In 'The Sparks Brothers,' Edgar Wright Will Make You A Ron and Russell Mael Fan — Sundance Review

Edgar Wright has earned a lot of good will with fans of his movies. After Shaun of the Dead, Hot Fuzz, Scott Pilgrim Vs. the World, The World’s End and Baby Driver, fans will follow Wright, within reason, to wherever he is interested. In this case, Wright is a fan of the band Sparks and wants to introduce you to the duo Ron and Russell Mael.

Ron and Russell Mael ARE ‘The Sparks Brothers’

Wright’s documentary, The Sparks Brothers, gives a complete history of the Maels. Two and a quarter hours may seem like a lot for a documentary, but it’s not much time at all to encompass 50 years of music. Sparks isn’t a straightforward band either.

Wright interviews Sparks’ musical contemporaries, celebrity and non-celebrity fans. Then he mixes archival footage and original animation to tell the story of the Maels. Their music was irreverent and didn’t quite fit into any one genre. The Maels were enigmatic characters, Ron with a mustache that could be likened to Hitler’s. They only slightly break character in their interview with Wright.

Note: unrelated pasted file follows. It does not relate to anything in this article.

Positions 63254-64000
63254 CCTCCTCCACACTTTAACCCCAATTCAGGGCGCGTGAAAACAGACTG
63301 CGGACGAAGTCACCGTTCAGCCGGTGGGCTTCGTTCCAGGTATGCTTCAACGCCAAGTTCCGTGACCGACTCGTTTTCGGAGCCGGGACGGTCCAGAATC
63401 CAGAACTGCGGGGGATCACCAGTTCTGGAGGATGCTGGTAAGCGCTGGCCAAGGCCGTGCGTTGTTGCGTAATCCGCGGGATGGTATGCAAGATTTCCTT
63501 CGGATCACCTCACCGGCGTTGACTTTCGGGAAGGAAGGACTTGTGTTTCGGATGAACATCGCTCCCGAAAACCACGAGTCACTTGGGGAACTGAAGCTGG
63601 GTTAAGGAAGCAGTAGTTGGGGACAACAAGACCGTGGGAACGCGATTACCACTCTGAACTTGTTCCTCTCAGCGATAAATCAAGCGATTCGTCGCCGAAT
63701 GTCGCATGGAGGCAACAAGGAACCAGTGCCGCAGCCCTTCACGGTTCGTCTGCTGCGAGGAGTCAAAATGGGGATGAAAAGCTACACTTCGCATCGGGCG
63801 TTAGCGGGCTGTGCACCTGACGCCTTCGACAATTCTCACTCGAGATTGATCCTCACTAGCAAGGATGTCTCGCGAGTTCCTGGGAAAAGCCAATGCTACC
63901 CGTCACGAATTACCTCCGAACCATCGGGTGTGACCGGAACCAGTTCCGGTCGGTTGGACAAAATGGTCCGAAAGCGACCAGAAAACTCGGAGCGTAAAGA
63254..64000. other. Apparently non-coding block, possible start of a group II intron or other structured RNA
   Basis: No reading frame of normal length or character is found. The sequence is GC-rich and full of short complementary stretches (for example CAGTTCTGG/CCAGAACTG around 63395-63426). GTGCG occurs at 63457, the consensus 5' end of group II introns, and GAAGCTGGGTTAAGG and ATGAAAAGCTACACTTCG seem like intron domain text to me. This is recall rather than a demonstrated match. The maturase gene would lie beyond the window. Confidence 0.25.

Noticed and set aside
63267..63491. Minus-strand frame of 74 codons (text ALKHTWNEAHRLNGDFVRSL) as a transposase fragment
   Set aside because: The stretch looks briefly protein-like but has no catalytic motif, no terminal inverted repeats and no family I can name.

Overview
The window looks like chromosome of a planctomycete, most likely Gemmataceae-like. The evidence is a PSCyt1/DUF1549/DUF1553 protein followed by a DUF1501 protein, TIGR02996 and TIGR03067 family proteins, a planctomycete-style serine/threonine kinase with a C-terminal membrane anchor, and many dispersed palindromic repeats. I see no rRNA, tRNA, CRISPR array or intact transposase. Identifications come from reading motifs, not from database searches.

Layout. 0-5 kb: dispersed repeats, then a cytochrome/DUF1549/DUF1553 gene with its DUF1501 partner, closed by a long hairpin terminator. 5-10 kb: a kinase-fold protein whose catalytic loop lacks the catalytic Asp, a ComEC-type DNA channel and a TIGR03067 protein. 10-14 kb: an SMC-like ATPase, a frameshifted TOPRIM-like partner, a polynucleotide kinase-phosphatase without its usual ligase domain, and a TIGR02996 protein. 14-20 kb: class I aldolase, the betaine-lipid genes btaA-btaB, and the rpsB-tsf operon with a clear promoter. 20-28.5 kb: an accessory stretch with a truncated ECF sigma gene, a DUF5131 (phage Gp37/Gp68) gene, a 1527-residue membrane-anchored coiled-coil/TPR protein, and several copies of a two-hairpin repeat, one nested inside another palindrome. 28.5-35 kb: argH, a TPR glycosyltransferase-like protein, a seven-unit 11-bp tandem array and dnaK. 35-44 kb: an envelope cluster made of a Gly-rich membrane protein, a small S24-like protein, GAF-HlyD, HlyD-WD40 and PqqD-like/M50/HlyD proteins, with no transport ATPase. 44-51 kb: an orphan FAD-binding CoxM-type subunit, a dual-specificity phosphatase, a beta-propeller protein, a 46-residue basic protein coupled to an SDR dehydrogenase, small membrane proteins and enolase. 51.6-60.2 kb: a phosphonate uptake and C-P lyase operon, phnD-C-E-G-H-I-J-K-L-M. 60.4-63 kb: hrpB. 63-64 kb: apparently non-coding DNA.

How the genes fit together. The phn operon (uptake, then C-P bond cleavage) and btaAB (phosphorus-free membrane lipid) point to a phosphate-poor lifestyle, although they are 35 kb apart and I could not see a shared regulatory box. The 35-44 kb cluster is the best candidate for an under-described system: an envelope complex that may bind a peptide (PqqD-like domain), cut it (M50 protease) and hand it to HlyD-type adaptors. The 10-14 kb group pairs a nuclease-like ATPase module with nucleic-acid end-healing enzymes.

The Edgar Wright style in ‘The Sparks Brothers’

Wright still brings an energetic style to the documentary format. His editing remains kinetic and animation breaks up talking heads and archival footage. Some of the footage itself is plenty entertaining. When Dick Clark interviewed Sparks, the Maels stymied him in entertaining ways.

When Wright does the talking head interviews, he makes them irreverent like Sparks’ music. He films interview subjects in black and white, and their captions could either be accurate identifications, or irreverent signifiers. He labels Mike Meyers “Canadian” and two Duran Duran members as each one Duran. Wright even treats his own interview the same way. 

Making everyone a Ron and Russell Mael fan 

The Sparks Brothers conveys the appeal of the Maels’ music. Even if it’s not for the viewer, can appreciate who it is for when you hear artists discuss Sparks’ influence or simply give an aesthetic analysis. They can be emotional too, discussing the Maels’ work ethic even in their down times.

The film also tracks the evolution of their music. By the second half of The Sparks Brothers, you’ve heard enough of the Maels’ music to recognize the differences. 

Honestly, if you follow Sparks long enough, there’s going to be something for you. If you didn’t like their early stuff, you might gravitate towards “My Baby’s Taking Me Home” or “Tips for Teens.” And if you don’t like their new stuff, they have a large enough body of work that you can go back to their classic sound.

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